EDITORIAL: Fresno County jail beds deal will help reduce vehicle theft

We are delighted to see the Fresno County Sheriff's Office and the Fresno Police Department teaming up to crack down on the vehicle thefts plaguing our community.

If you missed the story by The Bee's John Ellis, here it is in a nutshell:

After using a state grant to reserve three beds in the county jail for prolific car thieves, the county saw a 26% drop in stolen vehicles.

Knowing of Fresno Police Chief Jerry Dyer's frustration over car thieves routinely being released from the jail because of overcrowding, the Sheriff's Office -- which operates the jail -- offered beds to the city at a cost of $104 per day.

Dyer is taking five beds through June 30 of next year and spending $125,840 from his budget. He says that keeping serial offenders behind bars until they go to trial or make bail will put a big dent in Fresno's nationally chronicled stolen-car problem.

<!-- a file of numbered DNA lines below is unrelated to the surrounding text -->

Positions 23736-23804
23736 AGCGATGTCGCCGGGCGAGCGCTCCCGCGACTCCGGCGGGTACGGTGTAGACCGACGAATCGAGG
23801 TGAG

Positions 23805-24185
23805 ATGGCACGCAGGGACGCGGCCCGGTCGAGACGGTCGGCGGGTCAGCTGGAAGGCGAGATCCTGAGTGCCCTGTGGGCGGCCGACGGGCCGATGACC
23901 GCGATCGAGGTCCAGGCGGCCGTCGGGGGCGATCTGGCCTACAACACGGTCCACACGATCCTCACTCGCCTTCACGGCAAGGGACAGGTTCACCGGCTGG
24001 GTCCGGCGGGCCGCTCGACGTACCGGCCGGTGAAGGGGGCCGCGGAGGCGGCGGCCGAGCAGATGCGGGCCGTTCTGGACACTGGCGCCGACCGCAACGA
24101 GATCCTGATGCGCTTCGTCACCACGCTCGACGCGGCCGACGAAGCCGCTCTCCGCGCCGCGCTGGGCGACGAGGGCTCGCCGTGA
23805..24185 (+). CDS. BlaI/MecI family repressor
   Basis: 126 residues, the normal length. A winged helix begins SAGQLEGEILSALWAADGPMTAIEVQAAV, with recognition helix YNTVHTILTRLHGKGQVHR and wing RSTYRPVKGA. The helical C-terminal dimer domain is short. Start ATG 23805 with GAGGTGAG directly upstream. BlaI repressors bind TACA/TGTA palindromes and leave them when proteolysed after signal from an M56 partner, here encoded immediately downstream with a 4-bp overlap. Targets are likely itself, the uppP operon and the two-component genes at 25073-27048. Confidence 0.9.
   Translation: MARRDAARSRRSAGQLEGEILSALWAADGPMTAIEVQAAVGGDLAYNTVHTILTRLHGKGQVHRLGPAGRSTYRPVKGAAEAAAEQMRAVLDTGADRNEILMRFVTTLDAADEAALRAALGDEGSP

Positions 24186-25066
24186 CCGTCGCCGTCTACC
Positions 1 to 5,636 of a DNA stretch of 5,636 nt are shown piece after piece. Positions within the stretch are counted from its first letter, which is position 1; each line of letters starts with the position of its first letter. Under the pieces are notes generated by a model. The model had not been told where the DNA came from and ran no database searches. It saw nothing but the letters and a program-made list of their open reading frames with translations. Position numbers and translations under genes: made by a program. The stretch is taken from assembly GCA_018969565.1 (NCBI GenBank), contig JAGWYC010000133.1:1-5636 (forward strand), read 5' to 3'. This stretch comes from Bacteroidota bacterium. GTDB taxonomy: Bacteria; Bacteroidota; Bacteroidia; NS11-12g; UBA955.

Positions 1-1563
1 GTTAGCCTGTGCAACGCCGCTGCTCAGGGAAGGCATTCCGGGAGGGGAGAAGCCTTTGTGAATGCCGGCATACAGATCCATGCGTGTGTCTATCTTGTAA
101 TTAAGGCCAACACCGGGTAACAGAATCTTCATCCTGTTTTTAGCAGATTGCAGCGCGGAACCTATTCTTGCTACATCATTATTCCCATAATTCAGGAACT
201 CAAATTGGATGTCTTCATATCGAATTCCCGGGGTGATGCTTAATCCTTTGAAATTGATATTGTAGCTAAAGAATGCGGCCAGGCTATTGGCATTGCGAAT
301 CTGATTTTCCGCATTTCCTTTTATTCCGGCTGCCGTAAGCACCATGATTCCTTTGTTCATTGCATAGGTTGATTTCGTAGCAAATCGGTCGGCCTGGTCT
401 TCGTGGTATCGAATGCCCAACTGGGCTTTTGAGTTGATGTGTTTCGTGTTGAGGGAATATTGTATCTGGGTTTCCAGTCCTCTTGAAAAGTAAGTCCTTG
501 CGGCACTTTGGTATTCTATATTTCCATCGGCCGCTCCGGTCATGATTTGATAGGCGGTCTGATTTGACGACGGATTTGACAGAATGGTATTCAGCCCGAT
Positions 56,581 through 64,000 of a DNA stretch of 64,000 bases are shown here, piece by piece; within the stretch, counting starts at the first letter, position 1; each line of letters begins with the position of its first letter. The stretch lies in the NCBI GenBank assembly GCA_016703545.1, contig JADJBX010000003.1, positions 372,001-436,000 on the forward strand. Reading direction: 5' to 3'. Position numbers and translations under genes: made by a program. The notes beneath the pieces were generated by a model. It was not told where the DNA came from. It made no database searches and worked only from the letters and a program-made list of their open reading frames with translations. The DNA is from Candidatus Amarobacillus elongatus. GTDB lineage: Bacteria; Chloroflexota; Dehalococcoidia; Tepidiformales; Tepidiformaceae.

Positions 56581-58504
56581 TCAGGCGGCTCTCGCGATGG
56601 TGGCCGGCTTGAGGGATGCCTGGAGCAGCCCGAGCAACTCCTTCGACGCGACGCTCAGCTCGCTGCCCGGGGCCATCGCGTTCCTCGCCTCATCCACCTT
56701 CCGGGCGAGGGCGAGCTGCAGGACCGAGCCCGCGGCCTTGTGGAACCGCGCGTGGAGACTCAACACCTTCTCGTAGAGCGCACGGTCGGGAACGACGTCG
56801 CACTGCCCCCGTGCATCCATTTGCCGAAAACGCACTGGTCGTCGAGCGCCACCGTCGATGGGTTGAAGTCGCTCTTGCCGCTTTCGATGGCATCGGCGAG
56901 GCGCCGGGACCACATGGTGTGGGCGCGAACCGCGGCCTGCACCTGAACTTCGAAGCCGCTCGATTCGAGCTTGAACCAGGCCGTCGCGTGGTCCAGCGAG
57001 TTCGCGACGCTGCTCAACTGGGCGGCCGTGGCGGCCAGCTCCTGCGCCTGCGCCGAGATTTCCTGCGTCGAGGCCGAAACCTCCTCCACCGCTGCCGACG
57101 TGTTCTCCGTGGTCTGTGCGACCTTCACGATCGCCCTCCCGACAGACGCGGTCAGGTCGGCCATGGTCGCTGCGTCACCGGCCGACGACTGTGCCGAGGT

The agreement approved by the Fresno County Board of Supervisors on Tuesday is a big deal. Not only will it help residents, but it shows that the law-enforcement agencies are more interested in working together -- at least when it comes to car thieves -- than in protecting political turf.

In this case, Sheriff Margaret Mims is giving Dyer complete say over who occupies the five beds in her jail. Mims is to be commended for signing off on this creative approach to reducing car theft.

We hope that this pact kicks off a new era of cooperation between the Sheriff's Office and the Police Department resulting in more efficient use of taxpayer dollars and a safer community.

One possibility is a joint dispatch center. Supervisor Henry R. Perea raised the idea during his State of the County speech on Sept. 25. Said Perea: "We have opened dialogue with the city of Fresno to say, long term, let's talk again about starting with the consolidation or integration of communication services in Fresno County."

The devil is in the details, of course. But both agencies owe it to the taxpayers to have an open and honest dialogue about the possibilities. They also have an obligation to the residents they serve to seek solutions instead of creating artificial barriers or falling back on excuses such as "that's how we've always done it."

When the Great Recession hit, local leaders vowed to reinvent government. Nearly six years later, they're starting to keep their promise.